Joe Schmidt and I were colleagues of sorts. That is, we worked for the same establishment in the same era for a good period of time. I wrote a column and he was the cartoonist at The Star-News back in the '90s. Oddly, enough, though we saw each other’s offerings each week in the paper we had never met in person.
We took care of this oversight the other day when we met at the Bonita Museum. Schmidt would qualify as one of those “most interesting people” of whom we occasionally write about. He is a local product—a Southern Californian, attended most of his schools in the Los Angeles area that included Long Beach State and then finished up at San Diego State. His wife, Sue, is also home-grown, having attended Hilltop High School. Schmidt retired from the Sweetwater School District where he was an art instructor for many years.
Schmidt will tell you right up front that he is a cartoonist. But in the next sentence he will also state that he is an artist. I suppose that this comes around because of the many discussions fine arts aficionados have had arguing the subject. He states that almost any cartoonist is an artist but few artists are cartoonists. This is, of course, an arguable point. It takes us back to the “beans or no beans” as an ingredient in chili. The choice has never been determined.
In retrospect on examining the various subjects one can see Schmidt’s point. A cartoonist can, with one line, change the entire expression of an individual and in doing so alter the meaning of the strip or picture. He cites, as an example, the work of Charles Schulz, the Charlie Brown creator who was an expert at it. With a few quick strokes Snoopy can be transposed from the beagle that he is to a WWI aviator, shot down behind enemy lines and looking for solace in a glass of root beer.
Schmidt also is quick to mention that the cartoonist has something else, something that might—and very often, is—missing from the fine artist: humor. Humor in the cartoonist can take on many forms. In political cartoons, for example, the humor is generally satire whereas in comics it is just plain funny. I think what the political cartoonist is trying to say is, “Hey, loosen up; don’t take yourself too seriously.” The early cartoons, those attributed to the English satirist, William Hogarth, were examples of this. He poked fun at contemporary politics and customs and this style is often referred to as “Hogarthian.”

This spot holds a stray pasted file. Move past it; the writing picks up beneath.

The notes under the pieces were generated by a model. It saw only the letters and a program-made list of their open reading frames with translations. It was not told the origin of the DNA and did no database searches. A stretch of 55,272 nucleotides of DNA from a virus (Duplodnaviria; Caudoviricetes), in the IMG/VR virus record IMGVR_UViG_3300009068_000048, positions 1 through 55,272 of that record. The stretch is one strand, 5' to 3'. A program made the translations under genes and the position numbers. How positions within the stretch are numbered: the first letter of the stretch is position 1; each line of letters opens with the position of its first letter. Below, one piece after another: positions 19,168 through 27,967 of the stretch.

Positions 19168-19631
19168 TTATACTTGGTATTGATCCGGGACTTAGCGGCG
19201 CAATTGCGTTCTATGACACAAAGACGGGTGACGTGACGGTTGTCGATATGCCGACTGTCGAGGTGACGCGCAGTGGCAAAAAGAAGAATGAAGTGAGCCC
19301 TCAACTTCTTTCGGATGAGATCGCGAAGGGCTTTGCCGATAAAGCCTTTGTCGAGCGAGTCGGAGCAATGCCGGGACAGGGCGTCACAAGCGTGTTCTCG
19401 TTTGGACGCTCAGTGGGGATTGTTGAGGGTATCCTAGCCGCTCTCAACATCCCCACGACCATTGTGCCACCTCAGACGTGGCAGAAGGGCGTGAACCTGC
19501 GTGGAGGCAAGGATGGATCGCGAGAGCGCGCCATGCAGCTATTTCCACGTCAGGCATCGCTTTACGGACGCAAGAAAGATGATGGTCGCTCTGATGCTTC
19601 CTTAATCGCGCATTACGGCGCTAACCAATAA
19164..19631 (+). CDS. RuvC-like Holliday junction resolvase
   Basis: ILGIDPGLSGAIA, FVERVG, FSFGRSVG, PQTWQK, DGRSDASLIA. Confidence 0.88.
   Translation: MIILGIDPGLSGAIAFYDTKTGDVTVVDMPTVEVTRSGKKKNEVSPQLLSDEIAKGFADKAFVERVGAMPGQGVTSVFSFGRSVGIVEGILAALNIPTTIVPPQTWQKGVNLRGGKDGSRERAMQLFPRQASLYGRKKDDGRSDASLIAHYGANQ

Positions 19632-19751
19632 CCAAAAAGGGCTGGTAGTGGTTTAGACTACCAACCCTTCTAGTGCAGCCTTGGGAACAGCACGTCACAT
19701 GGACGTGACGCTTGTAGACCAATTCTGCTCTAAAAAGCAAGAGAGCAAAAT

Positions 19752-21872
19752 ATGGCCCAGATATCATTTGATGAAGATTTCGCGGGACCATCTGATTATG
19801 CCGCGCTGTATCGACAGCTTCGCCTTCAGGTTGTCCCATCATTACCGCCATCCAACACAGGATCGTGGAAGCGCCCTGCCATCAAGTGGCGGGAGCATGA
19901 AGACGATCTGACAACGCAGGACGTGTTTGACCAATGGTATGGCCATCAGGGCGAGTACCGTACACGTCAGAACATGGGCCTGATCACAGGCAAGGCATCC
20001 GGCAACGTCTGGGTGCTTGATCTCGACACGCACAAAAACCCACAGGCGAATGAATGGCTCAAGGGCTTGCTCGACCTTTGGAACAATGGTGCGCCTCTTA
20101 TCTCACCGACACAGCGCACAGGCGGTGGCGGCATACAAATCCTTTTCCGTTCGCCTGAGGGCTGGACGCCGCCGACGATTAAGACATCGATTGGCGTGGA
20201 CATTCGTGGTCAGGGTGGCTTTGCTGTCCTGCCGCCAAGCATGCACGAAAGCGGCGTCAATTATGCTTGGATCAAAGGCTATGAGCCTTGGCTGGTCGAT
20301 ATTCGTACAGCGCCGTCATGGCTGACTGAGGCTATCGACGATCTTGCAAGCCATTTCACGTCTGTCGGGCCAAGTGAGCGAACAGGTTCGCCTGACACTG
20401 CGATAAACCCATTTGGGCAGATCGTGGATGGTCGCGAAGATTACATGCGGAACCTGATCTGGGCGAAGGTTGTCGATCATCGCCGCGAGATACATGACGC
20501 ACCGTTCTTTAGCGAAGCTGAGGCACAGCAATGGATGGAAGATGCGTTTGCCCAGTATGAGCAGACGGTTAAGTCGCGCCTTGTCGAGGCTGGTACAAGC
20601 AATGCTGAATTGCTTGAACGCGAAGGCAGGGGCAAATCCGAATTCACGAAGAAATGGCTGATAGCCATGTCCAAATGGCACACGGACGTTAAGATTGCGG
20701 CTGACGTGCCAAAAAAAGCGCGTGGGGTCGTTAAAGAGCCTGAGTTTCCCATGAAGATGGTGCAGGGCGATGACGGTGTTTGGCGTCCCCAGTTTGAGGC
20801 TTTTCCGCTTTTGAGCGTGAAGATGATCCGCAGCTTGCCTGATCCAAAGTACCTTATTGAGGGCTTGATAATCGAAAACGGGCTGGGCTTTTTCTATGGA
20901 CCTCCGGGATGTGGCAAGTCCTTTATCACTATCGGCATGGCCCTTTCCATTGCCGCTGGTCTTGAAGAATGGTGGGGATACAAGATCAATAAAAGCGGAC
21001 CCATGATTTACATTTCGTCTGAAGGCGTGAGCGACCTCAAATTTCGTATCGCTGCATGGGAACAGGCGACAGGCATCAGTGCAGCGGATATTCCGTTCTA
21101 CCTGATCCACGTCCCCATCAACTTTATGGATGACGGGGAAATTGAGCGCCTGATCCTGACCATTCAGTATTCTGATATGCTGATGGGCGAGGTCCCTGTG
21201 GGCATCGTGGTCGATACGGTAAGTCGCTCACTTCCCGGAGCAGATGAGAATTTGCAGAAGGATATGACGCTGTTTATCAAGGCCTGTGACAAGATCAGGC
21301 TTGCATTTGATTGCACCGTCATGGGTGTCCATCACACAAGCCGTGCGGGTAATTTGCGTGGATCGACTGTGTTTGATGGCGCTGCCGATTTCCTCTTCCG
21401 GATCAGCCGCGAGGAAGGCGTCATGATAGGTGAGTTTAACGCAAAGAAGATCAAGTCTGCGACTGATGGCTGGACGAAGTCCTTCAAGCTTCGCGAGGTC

The Joe Schmidt exhibit at the Bonita Museum is huge. The four walls in the main exhibit room are filled with his images. He told me that he had more than 3,000 examples from which to choose. They range in size from ordinary comic strip to large color examples. They are not only cartoons. He has others that could be hung in a regular art show. One, in particular, was brought to my attention. This was a large, colorful one, about 15’ by 20’ that on first glance appears as a color design. On closer examination one can see small figures of people scattered about the offering. Schmidt insists that it is only the artist having a little fun.
The bulk of the exhibit is cartoons that have appeared in The Star-News and in other newspapers. He also was an illustrator for travel-type periodicals, those specializing in camping. There are also those images, large, color paintings that most artists will, from time to time, undertake mostly just for fun, but to satisfy something that is within them.
The show must be seen to be appreciated. For this uneducated eye the humor is there. And there is little doubt that the art is there. It is truly an exhibit that is worth while.